The numbers say it all. Schumacher, so far, has won seven world titles, claimed pole position 68 times and been on the podium 153 times, including 90 victories and 43 second places.
He has won from pole more times than anyone else, a total of 40, and he enjoyed the longest reign as world champion at four years, 11 months and 17 days between October 8, 2000, and September 25, 2005, during which time he won an unprecedented 13 races in 2004, finished 24 successive races in the points with 19 consecutive podiums, never finishing outside the top three in 2002. He has won at least once in every one of the last 15 seasons, missing out only in his debut year, 1991, when he only competed in six races.
The long list of achievements comes alongside an equally long list of controversies, but the two do go hand in hand. More than anything, Schumacher brought the ethics of singular teamwork to Formula One, working the team to his advantage at both Benetton and Ferrari to re-write the record books. He changed the way racers think about racing. Here is what happened in some of his brightest moments...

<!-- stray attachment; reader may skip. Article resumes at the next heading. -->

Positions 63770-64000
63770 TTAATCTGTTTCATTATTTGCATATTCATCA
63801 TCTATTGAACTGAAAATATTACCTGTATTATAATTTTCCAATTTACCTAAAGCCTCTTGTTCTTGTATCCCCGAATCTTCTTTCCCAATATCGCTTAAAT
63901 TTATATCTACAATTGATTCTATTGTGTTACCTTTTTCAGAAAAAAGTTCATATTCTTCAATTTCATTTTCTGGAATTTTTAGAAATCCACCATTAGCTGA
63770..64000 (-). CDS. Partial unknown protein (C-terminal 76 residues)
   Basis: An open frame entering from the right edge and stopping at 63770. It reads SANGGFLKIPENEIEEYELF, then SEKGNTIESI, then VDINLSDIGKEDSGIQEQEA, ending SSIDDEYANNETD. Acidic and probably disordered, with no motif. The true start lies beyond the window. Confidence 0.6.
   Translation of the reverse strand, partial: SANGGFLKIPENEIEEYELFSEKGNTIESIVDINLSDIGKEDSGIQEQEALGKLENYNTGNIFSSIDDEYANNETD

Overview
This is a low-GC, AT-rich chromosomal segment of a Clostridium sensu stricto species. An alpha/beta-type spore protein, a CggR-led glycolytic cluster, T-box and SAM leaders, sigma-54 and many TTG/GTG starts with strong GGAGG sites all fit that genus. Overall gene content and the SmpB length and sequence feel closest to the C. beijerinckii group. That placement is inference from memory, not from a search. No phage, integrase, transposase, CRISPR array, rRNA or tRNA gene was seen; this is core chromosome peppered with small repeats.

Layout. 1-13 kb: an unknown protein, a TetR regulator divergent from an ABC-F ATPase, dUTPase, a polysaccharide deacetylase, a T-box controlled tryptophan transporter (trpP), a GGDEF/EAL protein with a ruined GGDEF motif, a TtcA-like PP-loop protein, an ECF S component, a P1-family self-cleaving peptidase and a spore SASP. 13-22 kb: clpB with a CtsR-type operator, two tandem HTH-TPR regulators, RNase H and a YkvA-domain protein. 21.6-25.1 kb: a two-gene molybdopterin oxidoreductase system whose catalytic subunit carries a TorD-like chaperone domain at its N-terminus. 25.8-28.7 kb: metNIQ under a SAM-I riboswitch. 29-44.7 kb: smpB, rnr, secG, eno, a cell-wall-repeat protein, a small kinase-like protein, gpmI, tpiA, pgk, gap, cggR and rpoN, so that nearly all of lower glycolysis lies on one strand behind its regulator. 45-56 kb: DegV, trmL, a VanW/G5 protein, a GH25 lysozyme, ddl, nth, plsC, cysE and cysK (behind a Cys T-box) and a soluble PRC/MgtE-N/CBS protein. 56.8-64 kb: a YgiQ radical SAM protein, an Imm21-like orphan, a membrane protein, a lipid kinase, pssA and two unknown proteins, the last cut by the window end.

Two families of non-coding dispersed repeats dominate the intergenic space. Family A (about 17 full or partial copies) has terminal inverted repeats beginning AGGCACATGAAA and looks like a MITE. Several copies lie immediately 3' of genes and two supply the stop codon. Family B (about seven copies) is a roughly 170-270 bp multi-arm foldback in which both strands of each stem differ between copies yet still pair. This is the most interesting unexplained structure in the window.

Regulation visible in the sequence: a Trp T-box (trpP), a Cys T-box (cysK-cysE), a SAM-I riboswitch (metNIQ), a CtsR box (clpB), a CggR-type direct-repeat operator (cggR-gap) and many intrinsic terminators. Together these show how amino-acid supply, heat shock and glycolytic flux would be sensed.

The opportunity came courtesy of a brawl with a London cabbie. Eddie Jordan, a newcomer to Formula One, was left without one of his drivers when Bertrand Gachot was jailed for attacking a taxi driver with CS gas and the talent-spotting team boss took the opportunity to draft in 22-year-old Schumacher, then driving for the Mercedes sportscar squad.